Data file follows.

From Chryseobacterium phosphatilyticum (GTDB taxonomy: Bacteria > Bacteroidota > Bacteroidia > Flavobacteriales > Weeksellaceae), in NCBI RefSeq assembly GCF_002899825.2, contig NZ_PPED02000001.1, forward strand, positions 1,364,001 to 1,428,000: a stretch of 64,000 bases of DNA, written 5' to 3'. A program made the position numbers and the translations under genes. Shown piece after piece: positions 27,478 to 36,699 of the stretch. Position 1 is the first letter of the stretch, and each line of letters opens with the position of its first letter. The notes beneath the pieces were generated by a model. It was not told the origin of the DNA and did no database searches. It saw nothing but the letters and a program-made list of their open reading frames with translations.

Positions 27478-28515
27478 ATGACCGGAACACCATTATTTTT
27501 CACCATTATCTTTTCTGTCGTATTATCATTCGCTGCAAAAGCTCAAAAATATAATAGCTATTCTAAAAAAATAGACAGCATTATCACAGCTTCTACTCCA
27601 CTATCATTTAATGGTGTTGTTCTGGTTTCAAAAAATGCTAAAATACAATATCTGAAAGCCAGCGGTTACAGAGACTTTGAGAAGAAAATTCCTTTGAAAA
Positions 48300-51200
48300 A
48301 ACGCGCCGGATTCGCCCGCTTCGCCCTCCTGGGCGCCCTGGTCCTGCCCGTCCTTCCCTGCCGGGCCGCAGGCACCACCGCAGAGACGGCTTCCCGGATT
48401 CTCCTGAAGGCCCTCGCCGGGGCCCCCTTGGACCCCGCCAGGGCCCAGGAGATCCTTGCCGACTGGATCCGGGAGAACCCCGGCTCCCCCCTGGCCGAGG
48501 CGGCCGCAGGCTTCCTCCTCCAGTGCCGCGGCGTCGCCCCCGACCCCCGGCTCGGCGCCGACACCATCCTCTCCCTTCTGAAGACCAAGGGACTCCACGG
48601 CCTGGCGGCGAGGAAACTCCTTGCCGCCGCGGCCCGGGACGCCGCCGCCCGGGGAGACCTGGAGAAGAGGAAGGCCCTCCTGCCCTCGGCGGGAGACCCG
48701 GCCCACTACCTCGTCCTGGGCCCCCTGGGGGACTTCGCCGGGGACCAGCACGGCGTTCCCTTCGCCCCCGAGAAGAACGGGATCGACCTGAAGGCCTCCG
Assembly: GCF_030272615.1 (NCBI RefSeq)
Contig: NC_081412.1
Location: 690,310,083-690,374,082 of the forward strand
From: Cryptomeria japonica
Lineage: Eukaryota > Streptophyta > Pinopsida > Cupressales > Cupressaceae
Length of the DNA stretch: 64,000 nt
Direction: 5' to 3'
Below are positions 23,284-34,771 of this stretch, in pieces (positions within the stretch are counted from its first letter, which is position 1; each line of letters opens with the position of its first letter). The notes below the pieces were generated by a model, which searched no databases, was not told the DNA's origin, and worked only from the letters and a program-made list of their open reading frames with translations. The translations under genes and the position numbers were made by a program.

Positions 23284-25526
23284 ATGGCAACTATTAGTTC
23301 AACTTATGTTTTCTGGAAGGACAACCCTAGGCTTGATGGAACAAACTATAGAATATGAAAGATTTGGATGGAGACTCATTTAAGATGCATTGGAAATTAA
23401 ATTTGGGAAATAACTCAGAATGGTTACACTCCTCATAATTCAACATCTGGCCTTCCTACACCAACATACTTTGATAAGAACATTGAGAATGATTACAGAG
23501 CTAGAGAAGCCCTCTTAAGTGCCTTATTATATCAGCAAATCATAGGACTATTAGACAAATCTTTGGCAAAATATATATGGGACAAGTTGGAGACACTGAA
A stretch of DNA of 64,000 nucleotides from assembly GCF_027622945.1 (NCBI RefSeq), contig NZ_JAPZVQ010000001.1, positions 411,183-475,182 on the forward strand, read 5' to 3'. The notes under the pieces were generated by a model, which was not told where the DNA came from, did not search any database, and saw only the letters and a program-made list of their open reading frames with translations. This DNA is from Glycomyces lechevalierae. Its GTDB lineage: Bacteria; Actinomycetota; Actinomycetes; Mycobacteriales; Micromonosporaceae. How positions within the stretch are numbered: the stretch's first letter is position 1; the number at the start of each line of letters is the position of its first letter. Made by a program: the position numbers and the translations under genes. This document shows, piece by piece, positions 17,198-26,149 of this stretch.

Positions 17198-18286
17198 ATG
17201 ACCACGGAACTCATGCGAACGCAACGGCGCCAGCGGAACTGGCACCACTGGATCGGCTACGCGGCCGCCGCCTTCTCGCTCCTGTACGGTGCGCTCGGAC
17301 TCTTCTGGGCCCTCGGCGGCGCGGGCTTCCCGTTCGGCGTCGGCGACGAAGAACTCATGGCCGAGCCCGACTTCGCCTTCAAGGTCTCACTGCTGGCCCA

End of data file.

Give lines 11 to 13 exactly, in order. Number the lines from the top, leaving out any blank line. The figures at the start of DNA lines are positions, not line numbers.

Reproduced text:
48601 CCTGGCGGCGAGGAAACTCCTTGCCGCCGCGGCCCGGGACGCCGCCGCCCGGGGAGACCTGGAGAAGAGGAAGGCCCTCCTGCCCTCGGCGGGAGACCCG
48701 GCCCACTACCTCGTCCTGGGCCCCCTGGGGGACTTCGCCGGGGACCAGCACGGCGTTCCCTTCGCCCCCGAGAAGAACGGGATCGACCTGAAGGCCTCCG
Assembly: GCF_030272615.1 (NCBI RefSeq)